Alcohol is a well established factor that raises the risk of breast cancer. The more you drink, the higher your risk. Alcohol consumption is known to increase the risk of several types of cancer, including that of the mouth, throat, oesophagus, stomach, pancreas, colon, liver and breast. Alcohol increases the level of free oestrogen in the bloodstream and it stimulates the liver to release a protein called insulin-like growth factor 1. This protein stimulates cells in the body to grow and multiply. If a tumour is present it will act as a fertiliser and fuel its growth. Metabolising alcohol uses up a lot of folic acid in your body. Folic acid is required for healthy cell division and deficiency can increase the risk of damage to genetic material (DNA).
It is the amount you drink that determines your risk of breast cancer. All types of alcohol increase the risk: beer, wine, spirits and others. It makes no difference which type of alcohol you drink; it is the alcohol itself (ethyl alcohol) and quantity consumed that is significant. Women who drink between one and two alcoholic drinks per day increase their risk of breast cancer by ten percent. Women who consume more than three drinks a day have a 30 percent increased risk of breast cancer. This is a significant figure and many women fall into this category. If you drink alcohol at home, the glasses you use more than likely hold far more than one standard drink. One standard drink of wine contains only 150mL. The average bottle of wine contains seven standard drinks. However, when poured at home, two large glasses can really total four standard drinks.
If you want to reduce your risk of breast cancer it is important to limit your alcohol consumption. It is recommended that women consume no more than two standard drinks per day, and have at least two alcohol free days per week. You may choose to consume alcohol because it adds to your enjoyment of a meal and social gatherings; however it is good to be aware that it is a significant breast cancer risk factor.
Cigarettes increase the risk of cancer, that’s not news to anyone. However, most women are not aware that cigarettes increase the risk of breast cancer. An Australian study has found that smoking more than doubles the risk of breast cancer among women with a strong family history of the disease. Women with the mutated breast cancer genes BRCA1 or BRCA2 have a greatly increased risk of breast cancer. What most women are not aware of is that the increased risk is as low as 35 percent in non-smokers and rises to 65 percent in smokers. This means that women with the breast cancer genes can virtually halve their risk of developing breast cancer by not smoking.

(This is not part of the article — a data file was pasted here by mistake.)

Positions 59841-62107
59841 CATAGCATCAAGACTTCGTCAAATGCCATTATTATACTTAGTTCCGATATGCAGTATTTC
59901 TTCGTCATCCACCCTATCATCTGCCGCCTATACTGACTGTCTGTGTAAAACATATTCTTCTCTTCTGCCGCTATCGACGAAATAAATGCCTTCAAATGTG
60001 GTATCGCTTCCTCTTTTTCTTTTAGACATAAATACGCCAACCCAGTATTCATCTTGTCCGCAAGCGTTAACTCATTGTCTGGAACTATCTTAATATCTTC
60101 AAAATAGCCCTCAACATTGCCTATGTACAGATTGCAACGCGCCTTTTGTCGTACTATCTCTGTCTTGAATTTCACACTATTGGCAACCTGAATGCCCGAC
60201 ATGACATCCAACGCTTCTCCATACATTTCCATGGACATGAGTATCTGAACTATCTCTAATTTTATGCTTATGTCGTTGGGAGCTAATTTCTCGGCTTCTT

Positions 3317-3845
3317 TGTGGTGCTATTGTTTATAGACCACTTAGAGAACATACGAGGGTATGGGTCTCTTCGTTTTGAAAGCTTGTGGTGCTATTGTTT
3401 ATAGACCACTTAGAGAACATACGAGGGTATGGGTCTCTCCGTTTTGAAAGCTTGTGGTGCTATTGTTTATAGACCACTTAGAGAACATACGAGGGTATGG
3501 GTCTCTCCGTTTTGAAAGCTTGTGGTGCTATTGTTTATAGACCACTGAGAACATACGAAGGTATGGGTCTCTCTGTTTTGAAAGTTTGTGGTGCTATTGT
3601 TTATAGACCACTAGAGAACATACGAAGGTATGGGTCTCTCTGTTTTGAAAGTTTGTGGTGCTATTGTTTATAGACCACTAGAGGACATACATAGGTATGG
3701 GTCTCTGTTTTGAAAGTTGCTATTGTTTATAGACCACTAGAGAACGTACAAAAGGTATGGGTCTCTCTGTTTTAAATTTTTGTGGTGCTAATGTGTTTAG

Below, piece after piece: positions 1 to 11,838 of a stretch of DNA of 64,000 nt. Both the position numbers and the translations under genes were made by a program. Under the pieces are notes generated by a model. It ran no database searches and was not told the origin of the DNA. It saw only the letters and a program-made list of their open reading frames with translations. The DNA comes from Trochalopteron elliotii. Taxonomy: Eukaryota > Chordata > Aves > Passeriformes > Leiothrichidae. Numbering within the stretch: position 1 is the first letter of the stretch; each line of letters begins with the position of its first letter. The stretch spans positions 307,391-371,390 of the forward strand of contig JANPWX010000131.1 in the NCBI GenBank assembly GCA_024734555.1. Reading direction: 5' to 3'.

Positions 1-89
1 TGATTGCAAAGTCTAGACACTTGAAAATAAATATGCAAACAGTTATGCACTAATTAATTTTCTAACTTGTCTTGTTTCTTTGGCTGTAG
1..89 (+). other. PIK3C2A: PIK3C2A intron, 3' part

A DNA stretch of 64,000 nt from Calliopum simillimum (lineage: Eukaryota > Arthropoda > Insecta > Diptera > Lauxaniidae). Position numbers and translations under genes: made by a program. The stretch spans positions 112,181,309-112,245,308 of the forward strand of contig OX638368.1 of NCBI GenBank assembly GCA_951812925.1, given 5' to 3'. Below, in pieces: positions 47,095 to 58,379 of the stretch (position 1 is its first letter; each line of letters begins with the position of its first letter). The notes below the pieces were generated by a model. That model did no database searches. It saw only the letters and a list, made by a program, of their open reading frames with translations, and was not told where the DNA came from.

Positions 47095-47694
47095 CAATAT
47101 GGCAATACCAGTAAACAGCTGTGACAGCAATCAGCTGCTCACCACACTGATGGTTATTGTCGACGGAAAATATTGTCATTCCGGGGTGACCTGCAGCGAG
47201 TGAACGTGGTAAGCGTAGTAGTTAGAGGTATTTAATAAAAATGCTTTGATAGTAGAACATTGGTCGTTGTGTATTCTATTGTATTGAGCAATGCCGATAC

Women with the breast cancer genes are less able to repair DNA damage. Cigarettes generate a great deal of free radicals in the body and promote DNA damage. The solvents and chemical additives present in cigarettes are also known to promote cancer.
Light at night
Some studies have suggested that too much night light can boost cancer rates. Too much exposure to artificial light at night can inhibit the body’s production of melatonin, a hormone essential for regulating the body’s clock. Melatonin is produced in the pineal gland in the brain and it controls the body’s day-night rhythm (circadian rhythm). Melatonin production peaks at night, when the eyes cannot detect light and it helps you to sleep.
Melatonin is a powerful antioxidant and in experiments it has been shown to inhibit the growth of cancer cells. Animal experiments have shown that light induced melatonin suppression at night increases tumour growth. In humans, six out of eight studies have shown that women who work night shifts have a higher incidence of breast cancer. Other research has shown that blind women have a lower incidence of breast cancer, as they have high melatonin levels.
To increase your melatonin levels try to be asleep by 11 pm at the latest and make sure your bedroom is as dark as possible. Try to avoid turning the light on at night, as this will interrupt melatonin production in your brain. Walnuts are a great source of melatonin, so try to include them in your diet often.
Melatonin is available via prescription and it can significantly improve sleep quality and quantity in people who struggle with insomnia. The practitioners at our clinic can help you.
For more information please see our book The Breast Cancer Prevention Guide. The information in this book helps reduce the risk of breast cancer and also its recurrence in women who have previously fought the disease.
Journal of the National Cancer Institute, Aug. 20, 2003
Breast cancer gene, smoking link “high”. The Age November 27, 2007